DETAILED DESCRIPTION

In the following description, numerous details are set forth to provide an understanding of the present invention. However, it will be understood by those skilled in the art that the present invention may be practiced without these details and that numerous variations or modifications from the described embodiments are possible.

FIG. 1 illustrates an example completion system installed in a horizontal or substantially horizontal wellbore 102 where the completion system includes multiple flow control devices 104 in accordance with some embodiments. Although the wellbore 102 is depicted as being a horizontal or substantially horizontal wellbore, the flow control devices according to some embodiments can be used in vertical or deviated wellbores in other implementations. The flow control devices 104 are connected to a tubing or pipe 106 (more generally referred to as a “flow conduit”) that can extend to the earth surface or to some other location in the wellbore 102. Also, sealing elements 108 (e.g., packers) are provided to define different zones 110 in the wellbore 102.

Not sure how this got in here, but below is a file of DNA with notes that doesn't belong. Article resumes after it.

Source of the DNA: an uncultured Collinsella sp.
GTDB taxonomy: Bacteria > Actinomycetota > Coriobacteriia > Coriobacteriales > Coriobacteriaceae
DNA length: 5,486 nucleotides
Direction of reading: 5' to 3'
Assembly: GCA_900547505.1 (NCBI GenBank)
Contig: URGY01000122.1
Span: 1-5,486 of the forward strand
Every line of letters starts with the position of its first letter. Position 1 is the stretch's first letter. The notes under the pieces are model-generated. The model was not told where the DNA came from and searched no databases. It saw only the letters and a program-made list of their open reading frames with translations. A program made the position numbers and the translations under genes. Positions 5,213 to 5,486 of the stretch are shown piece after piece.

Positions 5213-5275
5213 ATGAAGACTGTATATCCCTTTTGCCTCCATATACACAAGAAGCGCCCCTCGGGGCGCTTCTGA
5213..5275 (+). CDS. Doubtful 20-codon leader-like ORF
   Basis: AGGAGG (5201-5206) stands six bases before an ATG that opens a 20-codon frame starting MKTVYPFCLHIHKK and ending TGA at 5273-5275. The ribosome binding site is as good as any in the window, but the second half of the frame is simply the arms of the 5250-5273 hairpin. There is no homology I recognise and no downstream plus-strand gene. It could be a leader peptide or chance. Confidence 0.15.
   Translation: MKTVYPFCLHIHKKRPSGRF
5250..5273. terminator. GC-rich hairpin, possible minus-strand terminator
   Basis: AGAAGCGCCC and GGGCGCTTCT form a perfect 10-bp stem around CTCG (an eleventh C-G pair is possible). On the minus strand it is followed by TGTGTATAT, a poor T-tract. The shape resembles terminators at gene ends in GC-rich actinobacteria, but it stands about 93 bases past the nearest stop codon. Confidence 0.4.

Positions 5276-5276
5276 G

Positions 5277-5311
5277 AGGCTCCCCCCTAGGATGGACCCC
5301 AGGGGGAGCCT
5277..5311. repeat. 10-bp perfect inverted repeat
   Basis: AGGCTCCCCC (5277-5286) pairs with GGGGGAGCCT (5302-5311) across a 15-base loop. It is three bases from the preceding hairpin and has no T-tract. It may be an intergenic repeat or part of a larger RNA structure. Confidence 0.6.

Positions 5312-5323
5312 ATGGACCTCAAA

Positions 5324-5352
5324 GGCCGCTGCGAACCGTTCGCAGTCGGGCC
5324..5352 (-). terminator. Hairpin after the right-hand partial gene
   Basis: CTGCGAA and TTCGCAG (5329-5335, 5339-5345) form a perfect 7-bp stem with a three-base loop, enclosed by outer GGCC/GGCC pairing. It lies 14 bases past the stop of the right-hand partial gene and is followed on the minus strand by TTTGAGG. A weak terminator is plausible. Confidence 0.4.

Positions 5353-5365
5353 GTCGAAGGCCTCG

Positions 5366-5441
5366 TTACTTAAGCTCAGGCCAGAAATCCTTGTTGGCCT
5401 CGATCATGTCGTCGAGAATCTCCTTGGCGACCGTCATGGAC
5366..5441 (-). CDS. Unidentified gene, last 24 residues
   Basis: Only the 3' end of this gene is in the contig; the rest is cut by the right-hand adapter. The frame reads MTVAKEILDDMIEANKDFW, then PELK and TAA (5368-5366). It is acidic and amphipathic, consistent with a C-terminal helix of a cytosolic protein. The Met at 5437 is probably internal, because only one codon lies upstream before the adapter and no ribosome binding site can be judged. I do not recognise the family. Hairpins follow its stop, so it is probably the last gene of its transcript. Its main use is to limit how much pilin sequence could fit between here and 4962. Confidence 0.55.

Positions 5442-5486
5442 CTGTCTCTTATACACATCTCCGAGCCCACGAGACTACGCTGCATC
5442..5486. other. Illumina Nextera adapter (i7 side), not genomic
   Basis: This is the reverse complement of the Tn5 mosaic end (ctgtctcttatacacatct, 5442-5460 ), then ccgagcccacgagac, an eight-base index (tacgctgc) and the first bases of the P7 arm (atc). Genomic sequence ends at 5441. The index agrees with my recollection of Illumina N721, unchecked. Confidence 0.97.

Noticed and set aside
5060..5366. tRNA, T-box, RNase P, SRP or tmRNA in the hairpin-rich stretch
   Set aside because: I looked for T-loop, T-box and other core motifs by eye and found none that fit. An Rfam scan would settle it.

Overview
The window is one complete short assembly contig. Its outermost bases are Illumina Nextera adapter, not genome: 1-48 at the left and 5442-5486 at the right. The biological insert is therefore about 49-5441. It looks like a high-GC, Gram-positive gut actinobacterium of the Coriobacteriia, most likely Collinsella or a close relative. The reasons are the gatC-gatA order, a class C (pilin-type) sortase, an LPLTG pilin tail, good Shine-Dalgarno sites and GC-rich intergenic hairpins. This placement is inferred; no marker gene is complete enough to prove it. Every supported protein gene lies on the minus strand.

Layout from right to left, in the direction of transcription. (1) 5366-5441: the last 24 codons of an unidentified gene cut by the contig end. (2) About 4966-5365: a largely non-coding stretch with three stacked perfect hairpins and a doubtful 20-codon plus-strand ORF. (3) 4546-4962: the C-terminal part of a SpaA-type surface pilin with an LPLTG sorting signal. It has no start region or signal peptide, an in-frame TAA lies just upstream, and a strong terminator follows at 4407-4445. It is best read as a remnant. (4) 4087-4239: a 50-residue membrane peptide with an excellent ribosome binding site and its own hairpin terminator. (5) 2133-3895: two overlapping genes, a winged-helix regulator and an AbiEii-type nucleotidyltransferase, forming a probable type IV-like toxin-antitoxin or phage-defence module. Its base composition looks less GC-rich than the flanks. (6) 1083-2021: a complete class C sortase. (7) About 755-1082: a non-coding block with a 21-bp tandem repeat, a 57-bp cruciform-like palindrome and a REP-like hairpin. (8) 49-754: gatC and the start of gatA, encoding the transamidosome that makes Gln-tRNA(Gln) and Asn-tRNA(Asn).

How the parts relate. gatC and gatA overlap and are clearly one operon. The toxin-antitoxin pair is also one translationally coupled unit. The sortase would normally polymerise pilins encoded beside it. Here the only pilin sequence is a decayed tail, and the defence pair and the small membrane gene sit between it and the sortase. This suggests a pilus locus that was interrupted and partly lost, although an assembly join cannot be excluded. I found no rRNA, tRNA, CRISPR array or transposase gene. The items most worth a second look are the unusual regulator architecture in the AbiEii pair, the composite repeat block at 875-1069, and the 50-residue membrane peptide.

The different zones 110 correspond to different fluid flow zones, where fluid flow in each zone 110 is controlled by a respective flow control device 104.

In a production context, fluid flows from a surrounding reservoir (or reservoirs) into the wellbore 102, with the flow control devices 104 controlling the flow of such incoming fluids (which can be hydrocarbons) into the pipe 106. On the other hand, in the injection context, the flow control devices 104 control injection of fluid from inside the pipe 106 out towards the surrounding formation.